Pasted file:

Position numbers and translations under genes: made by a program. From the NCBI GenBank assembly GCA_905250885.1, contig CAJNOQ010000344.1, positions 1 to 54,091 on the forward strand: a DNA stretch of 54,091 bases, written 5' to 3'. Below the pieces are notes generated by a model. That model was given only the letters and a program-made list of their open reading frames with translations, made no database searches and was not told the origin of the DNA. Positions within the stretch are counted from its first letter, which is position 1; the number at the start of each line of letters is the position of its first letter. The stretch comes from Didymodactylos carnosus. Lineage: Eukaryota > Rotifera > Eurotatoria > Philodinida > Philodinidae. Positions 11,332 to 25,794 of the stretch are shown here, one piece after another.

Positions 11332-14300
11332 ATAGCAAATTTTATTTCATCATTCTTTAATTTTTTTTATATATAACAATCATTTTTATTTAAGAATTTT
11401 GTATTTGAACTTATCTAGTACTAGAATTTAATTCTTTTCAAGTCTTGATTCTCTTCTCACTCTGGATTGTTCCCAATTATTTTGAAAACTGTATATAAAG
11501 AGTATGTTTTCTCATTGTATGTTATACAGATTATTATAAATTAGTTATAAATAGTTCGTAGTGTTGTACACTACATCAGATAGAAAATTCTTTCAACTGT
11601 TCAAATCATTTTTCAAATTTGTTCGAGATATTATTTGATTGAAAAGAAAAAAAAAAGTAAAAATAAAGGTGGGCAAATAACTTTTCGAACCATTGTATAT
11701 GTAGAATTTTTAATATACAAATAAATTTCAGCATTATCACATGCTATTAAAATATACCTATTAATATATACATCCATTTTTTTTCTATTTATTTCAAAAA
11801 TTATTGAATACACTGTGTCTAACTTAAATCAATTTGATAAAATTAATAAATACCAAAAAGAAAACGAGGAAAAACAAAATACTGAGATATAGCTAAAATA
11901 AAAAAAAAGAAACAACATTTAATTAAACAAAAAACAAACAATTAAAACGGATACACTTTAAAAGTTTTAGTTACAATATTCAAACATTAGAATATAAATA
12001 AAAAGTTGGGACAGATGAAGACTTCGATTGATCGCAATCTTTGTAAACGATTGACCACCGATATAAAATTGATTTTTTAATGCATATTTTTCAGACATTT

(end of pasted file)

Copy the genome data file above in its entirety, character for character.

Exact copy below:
Position numbers and translations under genes: made by a program. From the NCBI GenBank assembly GCA_905250885.1, contig CAJNOQ010000344.1, positions 1 to 54,091 on the forward strand: a DNA stretch of 54,091 bases, written 5' to 3'. Below the pieces are notes generated by a model. That model was given only the letters and a program-made list of their open reading frames with translations, made no database searches and was not told the origin of the DNA. Positions within the stretch are counted from its first letter, which is position 1; the number at the start of each line of letters is the position of its first letter. The stretch comes from Didymodactylos carnosus. Lineage: Eukaryota > Rotifera > Eurotatoria > Philodinida > Philodinidae. Positions 11,332 to 25,794 of the stretch are shown here, one piece after another.

Positions 11332-14300
11332 ATAGCAAATTTTATTTCATCATTCTTTAATTTTTTTTATATATAACAATCATTTTTATTTAAGAATTTT
11401 GTATTTGAACTTATCTAGTACTAGAATTTAATTCTTTTCAAGTCTTGATTCTCTTCTCACTCTGGATTGTTCCCAATTATTTTGAAAACTGTATATAAAG
11501 AGTATGTTTTCTCATTGTATGTTATACAGATTATTATAAATTAGTTATAAATAGTTCGTAGTGTTGTACACTACATCAGATAGAAAATTCTTTCAACTGT
11601 TCAAATCATTTTTCAAATTTGTTCGAGATATTATTTGATTGAAAAGAAAAAAAAAAGTAAAAATAAAGGTGGGCAAATAACTTTTCGAACCATTGTATAT
11701 GTAGAATTTTTAATATACAAATAAATTTCAGCATTATCACATGCTATTAAAATATACCTATTAATATATACATCCATTTTTTTTCTATTTATTTCAAAAA
11801 TTATTGAATACACTGTGTCTAACTTAAATCAATTTGATAAAATTAATAAATACCAAAAAGAAAACGAGGAAAAACAAAATACTGAGATATAGCTAAAATA
11901 AAAAAAAAGAAACAACATTTAATTAAACAAAAAACAAACAATTAAAACGGATACACTTTAAAAGTTTTAGTTACAATATTCAAACATTAGAATATAAATA
12001 AAAAGTTGGGACAGATGAAGACTTCGATTGATCGCAATCTTTGTAAACGATTGACCACCGATATAAAATTGATTTTTTAATGCATATTTTTCAGACATTT